If the third output option is selected, you will see the daily details of the temperature and degree day calculations, as output from a version of the online weather data and degree-day tool,, which is available for several phenology models for mint pests.Because MINTSIM now uses this utility and real-time weather data (and 10-day forecasts), it is recommended that you show these details to verify that the weather data are not in error - otherwise thresholds and model outputs could also be incorrect. See disclaimer below.

Mintsim outputs
The % damage tolerance is a simple calculation of the cost of control divided by the value of the crop times the proportion killed:

% damage tolerance = cost of control/(oil price x estimated yield x % kill)
All of these values are input by the user and povide a starting point for economic (damage) thresholds for all pests.

This value provides a convenient reference point for determining the need for control. As the cost of control decreases or the oil price increases, the damage tolerance decreases. Likewise, as the % kill decreases, the damage tolerance increases.

The % damage inficted is determined by the simulation

Sequential sampling table
The table for sequential sampling is based on the absolute density of cutworm larvae per sq ft, and is of limited use for sweep net samples, unless you use this program to estimate absolute densities from sweep net (and ground search) samples. The ground search method is described
above, and is the best way to sample larger cutworm larvae. A separate sequential sampling scheme for using sweep net samples only is not available at this time.

Sequential sampling can save time and money by allowing early decisions when the pest density is well above or below the economic threshold. The table takes into consideration factors including: cost of control, current calculated threshold, control efficacy, current oil price, and risk of sampling error. It requires that sampling procedures are followed as described.

To interpret the table (see example below), note whether your sample total (no. cutworm larvae of all instars for a given sample size) is below the 'No Treat' level, above the 'Treat' level, or in between. If the population is in between these levels, then 10 or more additional samples are recommended before making a decision to treat.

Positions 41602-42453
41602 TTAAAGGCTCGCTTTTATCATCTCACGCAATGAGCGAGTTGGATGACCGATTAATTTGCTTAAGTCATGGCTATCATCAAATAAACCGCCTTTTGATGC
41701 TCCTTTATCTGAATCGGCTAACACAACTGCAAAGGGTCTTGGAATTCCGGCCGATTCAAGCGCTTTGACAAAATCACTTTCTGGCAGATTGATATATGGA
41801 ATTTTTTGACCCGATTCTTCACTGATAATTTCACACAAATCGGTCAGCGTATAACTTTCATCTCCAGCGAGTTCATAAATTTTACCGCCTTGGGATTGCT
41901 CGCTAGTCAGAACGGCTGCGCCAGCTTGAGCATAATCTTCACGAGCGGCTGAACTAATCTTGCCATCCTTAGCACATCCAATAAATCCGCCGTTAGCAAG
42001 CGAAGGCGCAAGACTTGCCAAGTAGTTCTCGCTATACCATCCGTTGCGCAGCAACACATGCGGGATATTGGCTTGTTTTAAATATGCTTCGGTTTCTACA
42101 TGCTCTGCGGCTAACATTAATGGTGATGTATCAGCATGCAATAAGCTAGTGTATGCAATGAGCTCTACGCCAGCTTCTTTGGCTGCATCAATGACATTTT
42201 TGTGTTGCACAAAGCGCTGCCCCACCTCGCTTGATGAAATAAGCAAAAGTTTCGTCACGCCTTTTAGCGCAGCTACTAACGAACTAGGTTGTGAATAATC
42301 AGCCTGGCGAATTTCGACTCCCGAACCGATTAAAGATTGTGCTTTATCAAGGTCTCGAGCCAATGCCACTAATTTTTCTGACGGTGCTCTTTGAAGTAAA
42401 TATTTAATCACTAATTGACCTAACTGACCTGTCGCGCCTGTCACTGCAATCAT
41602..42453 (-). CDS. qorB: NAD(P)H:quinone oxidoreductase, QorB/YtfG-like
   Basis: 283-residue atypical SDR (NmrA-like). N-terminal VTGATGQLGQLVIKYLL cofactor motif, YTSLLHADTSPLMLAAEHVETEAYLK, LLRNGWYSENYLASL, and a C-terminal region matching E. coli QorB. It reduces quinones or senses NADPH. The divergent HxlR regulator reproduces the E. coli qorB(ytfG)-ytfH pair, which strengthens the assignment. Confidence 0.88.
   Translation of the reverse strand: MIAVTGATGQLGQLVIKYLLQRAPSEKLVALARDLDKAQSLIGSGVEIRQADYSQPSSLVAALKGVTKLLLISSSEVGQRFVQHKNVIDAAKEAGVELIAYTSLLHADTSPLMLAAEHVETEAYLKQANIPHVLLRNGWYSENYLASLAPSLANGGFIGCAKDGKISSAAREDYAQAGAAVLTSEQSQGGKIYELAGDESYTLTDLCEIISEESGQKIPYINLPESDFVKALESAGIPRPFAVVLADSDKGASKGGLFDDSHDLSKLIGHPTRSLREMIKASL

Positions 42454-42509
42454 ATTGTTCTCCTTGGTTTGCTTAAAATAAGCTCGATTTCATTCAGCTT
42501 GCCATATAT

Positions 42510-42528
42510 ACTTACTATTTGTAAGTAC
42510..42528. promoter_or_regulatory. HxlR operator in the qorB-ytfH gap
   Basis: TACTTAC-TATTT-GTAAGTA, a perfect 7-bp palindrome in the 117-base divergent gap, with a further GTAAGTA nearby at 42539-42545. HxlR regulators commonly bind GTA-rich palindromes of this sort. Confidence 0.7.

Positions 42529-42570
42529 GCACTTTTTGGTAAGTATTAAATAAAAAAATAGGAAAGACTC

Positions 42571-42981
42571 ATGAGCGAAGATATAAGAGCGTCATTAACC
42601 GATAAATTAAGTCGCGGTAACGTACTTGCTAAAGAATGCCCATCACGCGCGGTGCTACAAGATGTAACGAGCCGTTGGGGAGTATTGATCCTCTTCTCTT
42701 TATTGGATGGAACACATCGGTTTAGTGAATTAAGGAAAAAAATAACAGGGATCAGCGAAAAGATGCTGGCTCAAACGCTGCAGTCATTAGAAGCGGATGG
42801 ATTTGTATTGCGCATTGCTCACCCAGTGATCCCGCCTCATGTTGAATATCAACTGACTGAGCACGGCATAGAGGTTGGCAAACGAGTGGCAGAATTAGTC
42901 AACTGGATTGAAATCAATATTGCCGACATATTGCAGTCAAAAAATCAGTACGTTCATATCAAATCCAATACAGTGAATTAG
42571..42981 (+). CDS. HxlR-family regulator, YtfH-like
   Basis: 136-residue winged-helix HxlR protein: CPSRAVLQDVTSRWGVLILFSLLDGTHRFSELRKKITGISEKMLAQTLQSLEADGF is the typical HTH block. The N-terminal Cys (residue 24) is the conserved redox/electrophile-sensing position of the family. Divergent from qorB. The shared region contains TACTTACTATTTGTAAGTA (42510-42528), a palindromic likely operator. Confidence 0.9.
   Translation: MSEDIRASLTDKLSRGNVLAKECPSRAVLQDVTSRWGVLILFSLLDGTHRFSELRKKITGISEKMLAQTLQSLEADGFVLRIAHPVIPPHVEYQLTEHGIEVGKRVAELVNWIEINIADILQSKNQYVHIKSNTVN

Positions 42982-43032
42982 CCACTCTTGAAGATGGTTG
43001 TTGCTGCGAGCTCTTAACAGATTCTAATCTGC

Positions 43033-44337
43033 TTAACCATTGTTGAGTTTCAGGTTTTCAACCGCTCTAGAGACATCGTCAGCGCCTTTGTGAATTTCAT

In the example table below, the economic threshold is 3.3 cutworms /ft², which is the "breakeven" density: below this density damage is not estimated to exceed the control cost, whereas above this density damage IS expected to exceed the control cost. In the table, notice that the "Continue Sampling" range is much wider for few samples than for more samples. Thus, with more samples, more precise estimates are available, and more correct decisions to treat are made. But IF the early sampling results are well below or above the threshold (No Treat or Treat columns), then an early decision can be made which will save time and sampling costs.

Estimated Economic Threshold:     3.35 cutworms / ft²
                          Total No. Cutworms / ft² for all samples   
 ------Samples--------No Treat-------Continue Sampling--------Treat-----
          10           < 14.5           14.5 - 48.9           > 48.9   
          15           < 29.0           29.0 - 63.3           > 63.3   
          20           < 43.5           43.5 - 77.8           > 77.8   
          25           < 58.0           58.0 - 92.3           > 92.3   
          30           < 72.4           72.4 -  107           >  107   
          35           < 86.9           86.9 -  121           >  121   
          40           <  101            101 -  136           >  136   

MINTSIM Disclaimer
This program is a complex simulation model which depends upon all conditions input and set correctly, use at your own risk. Be carefull of all options selected, weather data validity and that you understand the models correct usage and interpretation. Failure to read all instructions and to follow procedures correctly will result in incorrect estimates. No particular products or control actions are implied by this program. No liability is assumed for errors whether caused by user, input data, or programmer.

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This project funded in part by grants from the Mint Industry Research Council and the Oregon Peppermint Commission
This program last updated July 1, 2002
Contact Len Coop at if you have any questions about this information.